I dislike writing about trends. I would far prefer writing about a singular unicorn than a herd of ponies, but after wading through the bulk of the industry’s fall output (and by bulk, I mean it), it’s hard not to notice when you’re pulling book after book after book that touch on the same theme out of box after box after box. These phenomena seem to deserve some ink. Plus, my boss told me I had to.
One fall 2018 trend that has dominated the conversation is the rising tide of refugee-themed stories. Publishing is a reactive industry, so the ongoing movements of displaced people around the globe have resulted in more and more books on this topic each year since 2015. This year American readers will see books inspired by both the Syrian refugee crisis and our own experiences at our southern border. Khaled Hosseini makes his children’s-book debut with Sea Prayer, illustrated by Dan Williams. A picture book for older readers commemorating the 2015 death of 3-year-old Alan Kurdi, it’s the absolutely heartrending account of a father and son fleeing the once-peaceful Syrian city of Homs and undertaking the perilous journey to Europe. While Yuyi Morales’ Dreamers (published simultaneously in Teresa Mlawer’s Spanish translation as Soñadores) is not, strictly speaking, a book about refugees, its depictions of the disorientation of the newly arrived Mexican mother and son and the way they find a place for themselves in the United States is a powerful one. With its resonant title and its spectacular artistry, it reminds us all why being a so-called nation of immigrants is a good and important thing. These are just two; there are novels both prose and graphic and several more picture books as well.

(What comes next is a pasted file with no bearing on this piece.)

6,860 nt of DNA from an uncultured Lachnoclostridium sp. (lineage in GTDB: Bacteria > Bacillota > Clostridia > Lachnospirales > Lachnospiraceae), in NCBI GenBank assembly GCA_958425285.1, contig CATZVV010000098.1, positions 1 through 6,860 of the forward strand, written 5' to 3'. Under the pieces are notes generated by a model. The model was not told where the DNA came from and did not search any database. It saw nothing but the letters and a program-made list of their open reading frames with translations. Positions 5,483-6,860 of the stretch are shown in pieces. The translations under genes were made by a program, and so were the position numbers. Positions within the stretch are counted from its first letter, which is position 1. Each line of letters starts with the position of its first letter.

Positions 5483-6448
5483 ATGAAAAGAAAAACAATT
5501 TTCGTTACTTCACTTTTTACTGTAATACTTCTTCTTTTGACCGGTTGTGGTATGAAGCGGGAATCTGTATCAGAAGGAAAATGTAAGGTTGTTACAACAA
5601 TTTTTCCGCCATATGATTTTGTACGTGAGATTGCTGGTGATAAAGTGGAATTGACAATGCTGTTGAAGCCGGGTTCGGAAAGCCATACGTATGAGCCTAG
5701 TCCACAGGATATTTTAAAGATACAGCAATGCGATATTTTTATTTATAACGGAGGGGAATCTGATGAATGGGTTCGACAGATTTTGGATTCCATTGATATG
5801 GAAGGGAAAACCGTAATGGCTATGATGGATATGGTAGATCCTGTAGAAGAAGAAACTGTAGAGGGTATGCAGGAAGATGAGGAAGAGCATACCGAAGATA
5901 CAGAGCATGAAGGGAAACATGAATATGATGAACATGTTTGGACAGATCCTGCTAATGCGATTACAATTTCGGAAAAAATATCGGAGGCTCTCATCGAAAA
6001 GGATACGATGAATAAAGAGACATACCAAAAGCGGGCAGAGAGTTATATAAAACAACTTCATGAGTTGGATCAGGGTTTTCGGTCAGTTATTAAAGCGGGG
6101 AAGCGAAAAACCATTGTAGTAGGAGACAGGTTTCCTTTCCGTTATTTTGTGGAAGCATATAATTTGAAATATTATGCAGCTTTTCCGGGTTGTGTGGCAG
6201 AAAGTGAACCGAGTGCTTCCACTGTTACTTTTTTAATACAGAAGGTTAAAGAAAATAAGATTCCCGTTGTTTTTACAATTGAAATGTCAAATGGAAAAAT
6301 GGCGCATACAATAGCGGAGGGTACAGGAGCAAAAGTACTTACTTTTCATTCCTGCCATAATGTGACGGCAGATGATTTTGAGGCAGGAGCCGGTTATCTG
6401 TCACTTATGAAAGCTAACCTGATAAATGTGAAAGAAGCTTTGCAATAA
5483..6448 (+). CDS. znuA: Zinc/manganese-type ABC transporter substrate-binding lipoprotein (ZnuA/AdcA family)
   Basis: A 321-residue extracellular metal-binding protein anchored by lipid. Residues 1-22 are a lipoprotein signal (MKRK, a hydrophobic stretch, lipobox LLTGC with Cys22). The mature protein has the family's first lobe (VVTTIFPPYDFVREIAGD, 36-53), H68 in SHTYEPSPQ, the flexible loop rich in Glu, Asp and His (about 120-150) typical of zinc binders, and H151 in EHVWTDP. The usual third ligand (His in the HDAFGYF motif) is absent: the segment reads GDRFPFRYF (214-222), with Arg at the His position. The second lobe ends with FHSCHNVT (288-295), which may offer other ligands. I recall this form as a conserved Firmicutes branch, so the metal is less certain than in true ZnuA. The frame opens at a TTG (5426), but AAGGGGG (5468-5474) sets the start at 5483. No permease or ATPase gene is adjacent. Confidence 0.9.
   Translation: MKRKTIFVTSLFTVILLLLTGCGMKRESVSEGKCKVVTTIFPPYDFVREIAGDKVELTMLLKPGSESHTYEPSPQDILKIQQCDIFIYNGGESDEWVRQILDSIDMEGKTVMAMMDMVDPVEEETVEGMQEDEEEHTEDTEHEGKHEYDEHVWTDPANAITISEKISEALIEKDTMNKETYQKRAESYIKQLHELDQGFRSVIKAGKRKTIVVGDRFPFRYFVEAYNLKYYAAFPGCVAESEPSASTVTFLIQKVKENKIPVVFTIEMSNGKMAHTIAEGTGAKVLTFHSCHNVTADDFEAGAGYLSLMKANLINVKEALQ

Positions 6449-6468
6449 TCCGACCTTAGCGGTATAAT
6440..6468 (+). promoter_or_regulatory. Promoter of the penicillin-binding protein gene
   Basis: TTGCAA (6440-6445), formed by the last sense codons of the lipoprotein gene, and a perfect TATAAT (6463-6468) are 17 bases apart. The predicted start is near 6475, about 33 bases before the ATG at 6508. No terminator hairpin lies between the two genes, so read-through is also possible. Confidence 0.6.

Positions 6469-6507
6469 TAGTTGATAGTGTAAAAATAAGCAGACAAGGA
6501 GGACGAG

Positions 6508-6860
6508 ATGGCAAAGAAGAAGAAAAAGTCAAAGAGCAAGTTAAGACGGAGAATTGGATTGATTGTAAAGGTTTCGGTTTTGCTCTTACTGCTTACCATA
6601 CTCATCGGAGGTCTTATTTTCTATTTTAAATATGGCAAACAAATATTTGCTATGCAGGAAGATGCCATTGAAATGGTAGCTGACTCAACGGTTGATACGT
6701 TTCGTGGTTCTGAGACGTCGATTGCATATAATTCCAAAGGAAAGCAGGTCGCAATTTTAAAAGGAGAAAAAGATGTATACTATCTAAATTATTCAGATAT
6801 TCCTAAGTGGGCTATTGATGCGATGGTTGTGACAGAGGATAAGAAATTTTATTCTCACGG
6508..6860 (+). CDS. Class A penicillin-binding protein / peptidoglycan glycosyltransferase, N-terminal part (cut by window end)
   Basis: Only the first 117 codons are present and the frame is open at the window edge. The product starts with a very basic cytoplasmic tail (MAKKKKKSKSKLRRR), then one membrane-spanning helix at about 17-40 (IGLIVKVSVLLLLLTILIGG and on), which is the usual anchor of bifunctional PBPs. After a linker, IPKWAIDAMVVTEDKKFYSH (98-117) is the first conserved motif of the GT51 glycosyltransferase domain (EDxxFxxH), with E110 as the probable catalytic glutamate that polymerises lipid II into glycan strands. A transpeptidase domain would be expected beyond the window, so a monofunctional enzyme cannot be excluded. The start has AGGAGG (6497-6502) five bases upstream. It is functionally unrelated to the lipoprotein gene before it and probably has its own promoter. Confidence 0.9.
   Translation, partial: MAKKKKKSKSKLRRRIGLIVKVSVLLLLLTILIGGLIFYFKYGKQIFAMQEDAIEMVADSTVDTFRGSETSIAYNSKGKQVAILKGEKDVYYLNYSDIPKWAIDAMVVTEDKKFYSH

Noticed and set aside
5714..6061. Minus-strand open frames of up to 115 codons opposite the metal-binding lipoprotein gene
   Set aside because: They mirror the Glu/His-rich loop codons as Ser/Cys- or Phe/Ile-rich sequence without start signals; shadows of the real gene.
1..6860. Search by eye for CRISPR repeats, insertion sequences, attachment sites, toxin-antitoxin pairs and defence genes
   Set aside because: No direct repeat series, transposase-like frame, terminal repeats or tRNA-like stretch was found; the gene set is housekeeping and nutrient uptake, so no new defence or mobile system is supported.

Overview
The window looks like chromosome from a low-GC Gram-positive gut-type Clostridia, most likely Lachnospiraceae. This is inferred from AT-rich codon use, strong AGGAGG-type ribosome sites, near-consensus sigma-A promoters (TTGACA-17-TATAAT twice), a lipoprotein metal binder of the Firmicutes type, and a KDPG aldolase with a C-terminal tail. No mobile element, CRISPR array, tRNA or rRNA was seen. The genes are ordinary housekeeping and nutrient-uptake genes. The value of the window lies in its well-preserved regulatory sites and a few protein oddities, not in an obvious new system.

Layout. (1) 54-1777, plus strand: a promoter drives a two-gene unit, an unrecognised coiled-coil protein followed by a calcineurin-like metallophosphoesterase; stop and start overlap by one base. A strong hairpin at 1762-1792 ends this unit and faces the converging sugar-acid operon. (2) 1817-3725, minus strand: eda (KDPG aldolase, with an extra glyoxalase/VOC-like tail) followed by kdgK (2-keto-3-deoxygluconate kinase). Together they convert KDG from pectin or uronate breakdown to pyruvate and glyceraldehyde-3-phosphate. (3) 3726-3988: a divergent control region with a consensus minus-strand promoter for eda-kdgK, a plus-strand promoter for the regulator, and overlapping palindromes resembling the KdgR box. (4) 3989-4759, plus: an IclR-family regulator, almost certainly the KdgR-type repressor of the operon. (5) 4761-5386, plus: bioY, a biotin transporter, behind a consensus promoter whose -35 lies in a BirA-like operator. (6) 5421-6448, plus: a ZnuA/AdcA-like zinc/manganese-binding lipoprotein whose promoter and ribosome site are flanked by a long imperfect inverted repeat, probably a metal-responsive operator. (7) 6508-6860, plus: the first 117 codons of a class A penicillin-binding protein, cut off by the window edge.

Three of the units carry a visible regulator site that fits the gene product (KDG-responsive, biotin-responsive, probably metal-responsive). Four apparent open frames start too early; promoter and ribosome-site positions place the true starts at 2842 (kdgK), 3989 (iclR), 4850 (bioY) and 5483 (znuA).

On a lighter note, there are the octopuses. Some are escaping captivity (Inky’s Amazing Escape, by Sy Montgomery and illustrated by Amy Schimler-Safford; Octopus Escapes!, by Nathaniel Lachenmeyer and illustrated by Frank W. Dormer), but some are just being octopuses (Love, Agnes, by Irene Latham and illustrated by Thea Baker; Octopants, by Suzy Senior and illustrated by Claire Powell). It’s likely this little wave was inspired by the real-life Inky’s escape from the National Aquarium of New Zealand in 2016.
If we can trace the increase in octopus-escape-artist books to one cephalopod daredevil, then can we find a similar explanation for the little boomlet in giraffe books? This past spring saw Geraldine, by Elizabeth Lilly; this fall sees at least three more:Giraffe Problems, by Jory John and illustrated by Lane Smith; Teach Your Giraffe to Ski, by Viviane Elbee and illustrated by Danni Gowdy; and Giraffe and Bird Together Again, by Rebecca Bender. This last is a sequel to two previous books, so it cannot have been inspired by April, the giraffe whose 2017 pregnancy and calving was live streamed on YouTube, but what about the others? Possibly these creators all realized coincidentally that giraffes are really funny-looking animals whose inclusion in picture books offers endless comedic possibilities.
One seeming unicorn this fall is Presto and Zesto in Limboland, by Arthur Yorinks and Maurice Sendak, with illustrations by Maurice Sendak. Since Sendak is dead, it’s hard to get more unicornlike then a new Sendak, right? Unfortunately, this is just another book idea exhumed from a dead genius’ papers and made into a publishing event. Like Dr. Seuss’ What Pet Should I Get? before it, it would’ve been far better to have left it in a Sendak archive for scholars than to try to bamboozle fans into thinking they were getting a satisfying story on par with works published during his lifetime. That’s one trend I’d love to see die.
Vicky Smith is the children’s editor.